Islamic investment is "already fundamental" to the success of the UK economy, Prime Minister David Cameron said as he unveiled a number of efforts to encourage Muslim money onto the country's shores.
Among those is the first ever sovereign sukuk - an Islamic bond - to be issued by a government in the non-Muslim world; the creation of a new indices on the London Stock Exchange which makes it easier to identify Shariah-compliant investments; as well as cash to help upskill and finance small firms across the Middle East and Gulf.
"Those are just three of the ways in which we are taking bold new steps to make London one of the greatest centres for Islamic finance anywhere in the world," Cameron told leaders and heads of state from Muslim countries at the 9<sup>th World Islamic Economic Forum in London, the first time the event has been held outside of the Muslim world.
"When Islamic finance is growing 50% faster than traditional banking and when global Islamic investments are set to grow to £1.3tn by 2014 we want to make sure a big proportion of that new investment is made here in Britain.
"I know some people look at foreign companies investing in our businesses, financing our infrastructure or taking over our football clubs and ask - shouldn't we do something to stop it? Well, let me tell you, the answer is no."
Cameron continued: "One of Britain's unique selling points is its openness and this openness is a vital part of how we ensure our country is a great success story in the global race.
"Foreign investment creates wealth, jobs and growth and, far from weakening our industrial base, that investment actually strengthens it."
He highlighted investments such as in the £400m Battersea Power Station development by Malaysia and Qatar's construction of The Shard skyscraper as examples of how Islamic money is financing the UK economy.
'No More Exclusion for UK Muslims'
Cameron also pledged to make the UK a more accommodating environment for Muslims by doing more to ensure the Islamic finance infrastructure is in place.
"We have already removed the double tax on Islamic mortgages and extended tax relief on Islamic mortgages to companies as well as individuals, and just last week we made new commitments to open up new forms of student loans and business start-up loans for Islamic students and entrepreneurs," he said.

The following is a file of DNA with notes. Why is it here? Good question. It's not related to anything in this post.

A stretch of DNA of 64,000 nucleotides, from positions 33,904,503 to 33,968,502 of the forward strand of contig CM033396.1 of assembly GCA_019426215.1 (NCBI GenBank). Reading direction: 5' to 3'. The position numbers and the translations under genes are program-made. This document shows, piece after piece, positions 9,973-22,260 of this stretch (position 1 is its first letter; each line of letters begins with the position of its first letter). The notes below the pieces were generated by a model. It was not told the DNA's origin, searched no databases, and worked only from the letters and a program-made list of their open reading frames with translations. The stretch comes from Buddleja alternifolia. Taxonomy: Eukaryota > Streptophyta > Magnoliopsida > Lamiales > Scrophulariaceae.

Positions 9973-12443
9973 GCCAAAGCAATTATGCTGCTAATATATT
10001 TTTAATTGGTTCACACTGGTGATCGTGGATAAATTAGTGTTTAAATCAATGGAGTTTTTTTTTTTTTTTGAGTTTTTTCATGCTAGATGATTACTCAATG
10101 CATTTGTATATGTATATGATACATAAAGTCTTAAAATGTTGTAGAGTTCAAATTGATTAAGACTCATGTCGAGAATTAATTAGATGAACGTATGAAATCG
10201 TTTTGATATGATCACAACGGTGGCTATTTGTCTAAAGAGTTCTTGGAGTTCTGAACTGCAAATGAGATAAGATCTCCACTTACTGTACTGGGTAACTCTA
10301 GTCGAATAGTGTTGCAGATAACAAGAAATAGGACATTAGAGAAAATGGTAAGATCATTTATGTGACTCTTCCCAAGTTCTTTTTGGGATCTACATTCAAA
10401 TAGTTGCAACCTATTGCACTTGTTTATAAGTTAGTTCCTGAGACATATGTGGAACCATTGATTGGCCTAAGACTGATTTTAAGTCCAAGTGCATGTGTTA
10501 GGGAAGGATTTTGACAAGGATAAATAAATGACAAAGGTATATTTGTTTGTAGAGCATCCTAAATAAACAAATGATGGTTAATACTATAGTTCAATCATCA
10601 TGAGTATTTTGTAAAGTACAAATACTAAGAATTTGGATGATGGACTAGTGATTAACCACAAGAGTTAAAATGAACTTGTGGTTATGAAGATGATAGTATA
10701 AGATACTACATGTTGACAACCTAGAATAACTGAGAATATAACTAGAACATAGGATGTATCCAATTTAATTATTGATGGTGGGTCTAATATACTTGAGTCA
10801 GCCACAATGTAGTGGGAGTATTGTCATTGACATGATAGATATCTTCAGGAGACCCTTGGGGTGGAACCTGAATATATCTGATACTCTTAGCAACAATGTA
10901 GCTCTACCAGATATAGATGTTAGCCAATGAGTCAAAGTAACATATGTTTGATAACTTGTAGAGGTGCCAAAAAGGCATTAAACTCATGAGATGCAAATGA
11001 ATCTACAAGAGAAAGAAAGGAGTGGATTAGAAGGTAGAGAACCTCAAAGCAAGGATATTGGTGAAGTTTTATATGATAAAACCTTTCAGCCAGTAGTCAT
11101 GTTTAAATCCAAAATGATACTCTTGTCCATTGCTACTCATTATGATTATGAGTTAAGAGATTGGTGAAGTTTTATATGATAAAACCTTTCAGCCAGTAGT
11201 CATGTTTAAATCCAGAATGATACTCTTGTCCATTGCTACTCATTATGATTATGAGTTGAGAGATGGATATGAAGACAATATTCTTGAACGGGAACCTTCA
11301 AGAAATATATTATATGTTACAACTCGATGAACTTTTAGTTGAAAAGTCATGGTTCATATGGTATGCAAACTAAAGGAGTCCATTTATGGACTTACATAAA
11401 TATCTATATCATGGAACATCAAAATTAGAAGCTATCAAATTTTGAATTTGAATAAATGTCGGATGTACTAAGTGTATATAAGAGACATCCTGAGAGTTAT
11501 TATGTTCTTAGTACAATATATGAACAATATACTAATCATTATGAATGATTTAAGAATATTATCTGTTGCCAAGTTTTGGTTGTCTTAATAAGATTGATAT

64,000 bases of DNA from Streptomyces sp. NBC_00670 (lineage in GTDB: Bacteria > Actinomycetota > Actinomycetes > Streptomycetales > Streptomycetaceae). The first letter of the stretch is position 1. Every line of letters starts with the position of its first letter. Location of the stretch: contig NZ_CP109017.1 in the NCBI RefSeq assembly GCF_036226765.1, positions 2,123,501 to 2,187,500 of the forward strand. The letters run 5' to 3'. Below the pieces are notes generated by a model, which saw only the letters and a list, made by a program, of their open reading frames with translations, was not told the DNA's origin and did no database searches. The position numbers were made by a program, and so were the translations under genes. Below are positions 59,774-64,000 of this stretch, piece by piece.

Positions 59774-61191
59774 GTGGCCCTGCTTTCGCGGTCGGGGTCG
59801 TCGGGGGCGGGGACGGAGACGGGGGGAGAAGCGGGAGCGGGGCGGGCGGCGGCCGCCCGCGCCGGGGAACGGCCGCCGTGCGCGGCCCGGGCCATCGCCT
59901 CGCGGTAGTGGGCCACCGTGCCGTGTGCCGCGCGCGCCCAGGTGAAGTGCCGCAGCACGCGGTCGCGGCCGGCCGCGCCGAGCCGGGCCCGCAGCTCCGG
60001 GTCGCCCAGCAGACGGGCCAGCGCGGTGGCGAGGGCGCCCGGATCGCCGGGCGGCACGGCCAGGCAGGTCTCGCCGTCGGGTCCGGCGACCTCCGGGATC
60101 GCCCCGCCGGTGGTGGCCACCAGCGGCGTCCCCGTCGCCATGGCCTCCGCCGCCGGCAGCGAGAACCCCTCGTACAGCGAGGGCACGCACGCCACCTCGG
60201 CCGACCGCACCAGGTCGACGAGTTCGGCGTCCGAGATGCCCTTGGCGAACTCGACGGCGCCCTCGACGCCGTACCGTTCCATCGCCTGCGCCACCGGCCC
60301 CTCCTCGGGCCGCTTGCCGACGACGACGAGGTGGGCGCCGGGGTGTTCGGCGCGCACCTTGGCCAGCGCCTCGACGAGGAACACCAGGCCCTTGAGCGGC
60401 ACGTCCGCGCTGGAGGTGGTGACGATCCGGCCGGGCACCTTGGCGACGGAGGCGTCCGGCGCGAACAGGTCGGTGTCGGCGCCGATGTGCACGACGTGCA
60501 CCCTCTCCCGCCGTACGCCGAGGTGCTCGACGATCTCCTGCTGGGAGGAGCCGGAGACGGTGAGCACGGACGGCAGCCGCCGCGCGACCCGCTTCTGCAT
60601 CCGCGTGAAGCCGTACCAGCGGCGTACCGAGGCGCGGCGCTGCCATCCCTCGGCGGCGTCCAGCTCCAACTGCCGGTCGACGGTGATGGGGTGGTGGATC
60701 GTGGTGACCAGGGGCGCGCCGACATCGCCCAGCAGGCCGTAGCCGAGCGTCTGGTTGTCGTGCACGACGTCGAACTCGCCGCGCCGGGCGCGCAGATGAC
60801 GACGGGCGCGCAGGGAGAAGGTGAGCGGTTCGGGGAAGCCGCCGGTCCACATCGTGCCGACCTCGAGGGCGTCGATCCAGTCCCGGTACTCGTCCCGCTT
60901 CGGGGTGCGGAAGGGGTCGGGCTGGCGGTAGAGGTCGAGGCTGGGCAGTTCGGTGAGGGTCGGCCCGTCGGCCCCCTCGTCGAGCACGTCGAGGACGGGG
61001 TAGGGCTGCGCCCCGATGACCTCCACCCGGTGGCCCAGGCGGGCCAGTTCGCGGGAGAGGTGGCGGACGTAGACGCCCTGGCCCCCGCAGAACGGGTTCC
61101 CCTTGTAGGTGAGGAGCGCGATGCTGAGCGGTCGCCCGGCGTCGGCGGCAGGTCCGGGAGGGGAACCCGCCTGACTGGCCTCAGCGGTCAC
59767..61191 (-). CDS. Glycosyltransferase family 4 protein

"Let me be clear what this means. Never again should a Muslim in Britain feel unable to go to university because they cannot get a Student Loan - simply because of their religion.
"Never again should a Muslim in Britain feel unable to go to start a business because they cannot get a Start-up Loan - simply because of their religion.
"The message is simple: Britain is a country ready to welcome your investment, a country that values your friendship, and a country which will never exclude anyone because of their race, religion, colour or creed."
London's Deputy Mayor Sir Edward Lister has already spoke of the ambition to make the English capital a hub for Islamic finance.
A task force on building the UK's Islamic finance industry has been at work since early 2013.
"The task force has just started and its aim is to make it easier for banks in London to have Islamic products, which is still quite a new concept to any of them," Lister told a press conference in September during his trip to Malaysia.
"Only now people are beginning to understand what the products actually mean and how they comply ... What you will see is a lot of companies introducing those products."
London could capture a trillion pounds' worth of the burgeoning global Islamic finance market, according to a Shariah-compliant asset management firm in the city.
Ethical Asset Management Chief Executive Saadat Khan said the UK could lure the lucrative Islamic investment by encouraging a market with truly Shariah-compliant financial products, because much of what is on offer at the moment does not suit Muslim investors' strict requirements.
"There are tens of billions of dollars looking for a suitable home that are doing nothing at present due to the structured nature of many Shariah-products currently available on the market," said Khan, whose firm was the UK's first Shariah-based asset manager when it was created in 2010.
"Several of these are described as Shariah-compliant or even Shariah-inspired. However, a significant number of investors are not interested in them because they are very similar to conventional products in all but name."